WASHINGTON, DC — February 8, 2021 — The late Allison Ranelle Brown, a lifelong education justice champion, will be honored posthumously with the 2021 First National Bank of Omaha Award for Outstanding Service to Public Education at the virtual NEA Foundation Salute to Excellence in Education Gala on February 12, 2021.
“Allison was an inspiration to all who were fortunate enough to know her,” said Sara A. Sneed, president and CEO of the NEA Foundation. “She was passionate and gracious, brilliant and brave, and always committed to the betterment of children, giving them a voice. We are humbled to honor her many contributions to the civil rights movement. We will look to build on her legacy and continue to advocate for education justice for all children.”
Brown was a determined advocate for racial and education justice, who passed away in August after her battle with cancer. She spent her professional career fighting for justice, working to provide opportunities and pathways for all children.
Brown’s work as a trial lawyer for the United States Department of Justice, Civil Rights Division, brought her face to face with the school-to-prison pipeline in Mississippi. It was her work on a court case in Meridian, Mississippi, where students were denied basic constitutional rights, being sent to court and incarcerated for minor school infractions, that led to a historic settlement with the school district and paved the way for national visibility around this issue.
Brown’s work continued to focus on supporting Black and brown children. She wanted to provide children access to safe and equitable schools. This paved the way for her to lead the organization the Communities for Just Schools Fund (CJSF). Brown served as executive director, helping to eliminate barriers and advance educational opportunities for traditionally under-served students. Her passion can be found in the community-led organizations that CJSF works with every day. Brown’s accomplishments during her time with CJSF had both local and national impact, focusing on school climate to help students with better academic and social outcomes.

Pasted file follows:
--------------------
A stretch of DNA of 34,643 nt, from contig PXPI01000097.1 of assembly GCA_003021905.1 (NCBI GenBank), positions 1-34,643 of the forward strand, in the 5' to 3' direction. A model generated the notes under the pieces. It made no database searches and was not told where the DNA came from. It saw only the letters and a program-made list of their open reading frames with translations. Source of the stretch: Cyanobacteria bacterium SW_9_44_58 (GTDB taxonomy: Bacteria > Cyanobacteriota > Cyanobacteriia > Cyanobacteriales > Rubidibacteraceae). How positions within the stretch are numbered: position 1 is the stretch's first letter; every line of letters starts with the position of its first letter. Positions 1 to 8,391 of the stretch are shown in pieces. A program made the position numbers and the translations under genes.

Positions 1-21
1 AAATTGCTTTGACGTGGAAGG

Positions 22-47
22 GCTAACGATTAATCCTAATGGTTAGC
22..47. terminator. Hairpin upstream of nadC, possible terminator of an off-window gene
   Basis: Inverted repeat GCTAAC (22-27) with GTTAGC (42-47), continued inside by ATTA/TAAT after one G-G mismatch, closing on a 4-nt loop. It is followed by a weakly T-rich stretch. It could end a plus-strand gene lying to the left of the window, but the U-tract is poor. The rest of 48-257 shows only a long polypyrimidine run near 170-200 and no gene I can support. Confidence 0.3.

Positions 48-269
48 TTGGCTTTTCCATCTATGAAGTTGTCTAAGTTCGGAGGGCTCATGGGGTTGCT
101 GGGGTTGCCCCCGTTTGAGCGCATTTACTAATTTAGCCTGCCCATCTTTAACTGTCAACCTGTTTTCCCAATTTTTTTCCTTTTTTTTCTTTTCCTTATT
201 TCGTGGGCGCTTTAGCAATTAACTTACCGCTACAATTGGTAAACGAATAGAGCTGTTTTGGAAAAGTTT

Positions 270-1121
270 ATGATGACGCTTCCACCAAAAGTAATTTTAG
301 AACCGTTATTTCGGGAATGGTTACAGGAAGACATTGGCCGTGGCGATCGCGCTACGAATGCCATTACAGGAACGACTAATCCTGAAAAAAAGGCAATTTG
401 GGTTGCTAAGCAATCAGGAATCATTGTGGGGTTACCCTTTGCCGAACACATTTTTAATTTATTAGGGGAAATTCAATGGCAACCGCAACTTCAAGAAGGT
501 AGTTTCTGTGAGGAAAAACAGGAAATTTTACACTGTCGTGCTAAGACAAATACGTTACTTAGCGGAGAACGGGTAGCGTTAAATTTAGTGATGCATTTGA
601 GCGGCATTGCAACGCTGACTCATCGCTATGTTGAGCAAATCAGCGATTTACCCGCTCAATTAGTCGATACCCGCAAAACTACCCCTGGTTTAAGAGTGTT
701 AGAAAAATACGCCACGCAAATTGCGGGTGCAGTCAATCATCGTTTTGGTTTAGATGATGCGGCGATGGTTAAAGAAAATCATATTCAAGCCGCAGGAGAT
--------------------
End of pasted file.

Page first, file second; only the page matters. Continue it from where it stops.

Starting when Brown was young, her mother was determined to ensure that those around her embraced and acknowledged her “genius.” In Brown’s own words, “I still have in me that shy little girl from Indiana who would never let her mother get too far from her. Who grew up in the unspoken richness and traditions of the African American community. Whose instincts were her ancestors, her great grands, ordering her steps. Who has seen success because her family told her to, and expected nothing less.”
“We are honored to celebrate the life and achievements of an advocate who exemplified outstanding service,” said Jerry O’Flanagan, executive vice president at First National Bank of Omaha. “There is much that we can all learn about selfless determination from Allison’s example and the way in which she dedicated her life to causes greater than herself.”
The Award for Outstanding Service to Public Education pays tribute to those who have significantly increased understanding of public education or have otherwise dedicated themselves to serving educators and students. Past recipients of this prestigious award include Linda Darling-Hammond, Billie Jean King, Sesame Workshop, the NAACP, Nickelodeon, the Hispanic Scholarship Fund, Global Kids and the American Indian College Fund.
The award is part of the NEA Foundation’s Salute to Excellence in Education Gala, an annual celebration of the men and women who work in America’s public schools. The gala will also honor 46 public school educators nominated by their peers for having attained the highest teaching standards, as illustrated by their exemplary instruction, advocacy for the profession and staunch support of public education.
The 2021 gala will be held virtually on February 12, 2021, at 8 p.m. EST and registration is complimentary and open to all. To register, neafoundation.org/for-educators/awards-gala/.
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